As of today, the system that determines participation in large events consists of weighting the sporting value (ranking), ethics, and financial stability of each team. The first and foremost of these determinants is the sport value ranking system. This system places a value, in terms of points, on each and every rider. The higher the accomplishments of the rider, the higher the point value he carries. If a rider should choose to change teams, the points follow him. If a team wishes to participate in the major races, they'll need to be in the top 15 teams in the world (according to this system) to be guaranteed a starting slot (provided they have no major gaps in the ethics or finance category). If a new team, out of nowhere, can hire enough top riders to come on board, they can place themselves in the top 15 of the sporting value weighting system, and therefore get invitations to all the top races.

The riders carry all of the ranking weight. Not one ounce of a team's performance is attributed to the 80-odd people working as directors, mechanics, coaches, chiropractors, etc. Hence why we saw a team that has yet to race one day or pay one paycheck ranked as the number one team in the world. Quite simply: if you have enough money, you can plop into the very top of cycling without ever having raced one day.

Now, while this open system might seem to be something that would attract more sponsorship dollars, not fewer, consider the perspective of all of the current and future sponsors in cycling. Current sponsors have zero assurance that a team they sponsor will not have its roster raided, their ranking pulled from them, and not be upended by someone who comes along with a bigger budget. Conversely, potential new sponsors will have quite a few questions that won't be answered until after their commitment is made and it's too late to change directions. Am I getting involved with a team that will be in the top races for the duration of my contract? Maybe...or, as Geox found out, maybe not.

A possible solution

Would it not be more advantageous for teams, race organizers, and the UCI to have a system where a certain number of teams, and the management groups behind those teams, were assured of entry into top events on a long term basis? Maybe instead of 15 teams fighting on a year-to-year basis, 15 teams are given a 10-year contract with all the top events, based on their history, performances, and ethical foundation and then the remaining 5-7 teams are invited as new comers and potential league members after the 10 years is up.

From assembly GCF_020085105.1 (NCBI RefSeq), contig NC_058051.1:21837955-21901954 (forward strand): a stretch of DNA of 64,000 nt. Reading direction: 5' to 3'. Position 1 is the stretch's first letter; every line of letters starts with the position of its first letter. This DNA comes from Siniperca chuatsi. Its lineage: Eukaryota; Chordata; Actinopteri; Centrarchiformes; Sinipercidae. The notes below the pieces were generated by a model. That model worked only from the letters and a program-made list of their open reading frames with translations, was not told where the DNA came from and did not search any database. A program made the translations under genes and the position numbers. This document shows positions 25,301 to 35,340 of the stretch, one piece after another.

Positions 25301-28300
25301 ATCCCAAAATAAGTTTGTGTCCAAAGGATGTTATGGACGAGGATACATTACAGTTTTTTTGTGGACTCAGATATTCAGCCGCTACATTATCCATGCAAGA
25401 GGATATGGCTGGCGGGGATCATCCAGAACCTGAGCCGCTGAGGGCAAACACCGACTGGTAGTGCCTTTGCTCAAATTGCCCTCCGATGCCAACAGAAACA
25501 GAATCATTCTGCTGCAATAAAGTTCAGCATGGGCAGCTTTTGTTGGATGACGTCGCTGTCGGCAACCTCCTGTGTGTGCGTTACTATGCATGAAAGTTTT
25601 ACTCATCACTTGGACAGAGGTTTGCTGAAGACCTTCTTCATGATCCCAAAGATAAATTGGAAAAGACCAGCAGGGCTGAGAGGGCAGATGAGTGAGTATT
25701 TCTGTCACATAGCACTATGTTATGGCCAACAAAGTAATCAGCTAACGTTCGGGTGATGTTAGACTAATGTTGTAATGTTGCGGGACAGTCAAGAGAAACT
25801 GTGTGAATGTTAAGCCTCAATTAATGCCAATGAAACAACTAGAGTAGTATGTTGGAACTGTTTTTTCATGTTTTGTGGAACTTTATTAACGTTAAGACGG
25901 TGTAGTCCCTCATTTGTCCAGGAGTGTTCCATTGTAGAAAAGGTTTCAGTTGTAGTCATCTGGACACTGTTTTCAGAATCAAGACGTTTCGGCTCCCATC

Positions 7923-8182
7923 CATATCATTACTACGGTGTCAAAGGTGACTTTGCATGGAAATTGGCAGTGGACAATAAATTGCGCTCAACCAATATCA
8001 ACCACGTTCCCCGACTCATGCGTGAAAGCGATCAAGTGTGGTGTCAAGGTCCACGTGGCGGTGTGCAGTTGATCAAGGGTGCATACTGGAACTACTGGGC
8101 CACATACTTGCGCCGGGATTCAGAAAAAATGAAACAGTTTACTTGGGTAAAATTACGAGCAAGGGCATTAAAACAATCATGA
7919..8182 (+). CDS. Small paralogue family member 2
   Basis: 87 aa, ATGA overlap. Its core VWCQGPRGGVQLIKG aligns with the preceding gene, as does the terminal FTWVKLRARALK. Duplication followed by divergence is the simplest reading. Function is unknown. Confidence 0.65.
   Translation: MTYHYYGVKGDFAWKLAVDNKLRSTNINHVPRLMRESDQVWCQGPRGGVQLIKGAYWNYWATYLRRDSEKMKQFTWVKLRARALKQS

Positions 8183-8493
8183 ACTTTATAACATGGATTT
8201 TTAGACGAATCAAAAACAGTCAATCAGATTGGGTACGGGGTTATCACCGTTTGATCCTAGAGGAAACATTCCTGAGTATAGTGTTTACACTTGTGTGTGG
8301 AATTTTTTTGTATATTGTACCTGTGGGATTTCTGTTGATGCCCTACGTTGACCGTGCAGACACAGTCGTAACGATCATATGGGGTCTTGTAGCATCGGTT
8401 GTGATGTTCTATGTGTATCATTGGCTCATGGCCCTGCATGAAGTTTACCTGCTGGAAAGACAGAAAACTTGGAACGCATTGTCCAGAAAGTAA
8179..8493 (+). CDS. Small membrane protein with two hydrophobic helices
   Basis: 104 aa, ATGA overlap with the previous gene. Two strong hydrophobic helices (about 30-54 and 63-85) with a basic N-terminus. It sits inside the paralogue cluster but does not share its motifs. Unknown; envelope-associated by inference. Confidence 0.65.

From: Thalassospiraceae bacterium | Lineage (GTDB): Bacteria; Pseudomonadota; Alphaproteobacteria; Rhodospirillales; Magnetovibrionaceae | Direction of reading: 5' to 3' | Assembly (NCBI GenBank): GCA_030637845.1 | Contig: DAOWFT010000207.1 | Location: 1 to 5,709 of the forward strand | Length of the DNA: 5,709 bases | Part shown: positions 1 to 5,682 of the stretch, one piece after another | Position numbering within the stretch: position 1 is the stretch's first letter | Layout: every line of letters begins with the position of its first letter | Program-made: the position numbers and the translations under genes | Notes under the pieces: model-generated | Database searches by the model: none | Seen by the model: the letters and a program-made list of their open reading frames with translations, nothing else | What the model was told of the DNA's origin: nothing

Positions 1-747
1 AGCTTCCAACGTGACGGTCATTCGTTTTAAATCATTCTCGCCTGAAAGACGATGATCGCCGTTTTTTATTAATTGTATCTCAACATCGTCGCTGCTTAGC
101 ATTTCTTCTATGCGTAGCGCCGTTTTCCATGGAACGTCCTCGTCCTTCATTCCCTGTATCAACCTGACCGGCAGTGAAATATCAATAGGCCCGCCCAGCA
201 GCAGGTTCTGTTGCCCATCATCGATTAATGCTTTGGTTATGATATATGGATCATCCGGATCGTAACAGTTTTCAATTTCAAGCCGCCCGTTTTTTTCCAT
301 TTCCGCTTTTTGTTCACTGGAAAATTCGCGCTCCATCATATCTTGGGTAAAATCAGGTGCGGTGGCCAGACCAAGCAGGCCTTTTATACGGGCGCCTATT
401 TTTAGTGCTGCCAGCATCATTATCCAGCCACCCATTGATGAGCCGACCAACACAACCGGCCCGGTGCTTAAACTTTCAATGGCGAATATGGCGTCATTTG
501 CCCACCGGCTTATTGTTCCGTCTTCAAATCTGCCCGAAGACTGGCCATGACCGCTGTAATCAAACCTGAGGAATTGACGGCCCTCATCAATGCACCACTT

This system would allow a company such as Geox to look at various options clearly. Option A: sponsor a team with guaranteed, contractually-bound entry into the Tour de France and other top events, even if Geox can't be the title sponsor immediately (due to the title being occupied)...or option B: build a proprietary team, slowly, over time, that may one day be considered for a slot into the "league" that has guaranteed entry into the Tour de France. This creates solid, definable points of entry into top tier cycling. It also creates scarcity in the sponsorship market of top tier cycling, which in turn creates greater value in cycling. To sponsor a team that participates in the Tour is something to be fought over and cherished, as there are only a limited number of spaces to be had for the coming years.

The multiples and benefits of this solution are enormous. To start with, giving contractual participation provides guarantees to the teams and allows for them to cease the "hand to mouth" year-to-year fight for sponsor dollars. If a sponsor wants to be represented in Le Tour, for example, there are only so many options. This drives sponsorship to existing organizations and allows them to build long term and stable partnerships. This as opposed to new sponsors entering the sport with unproven or unstable organizations which can potentially damage current teams' and events' respective value by pirating riders and making the sport confusing to follow for fans (ie - who does he race for again?).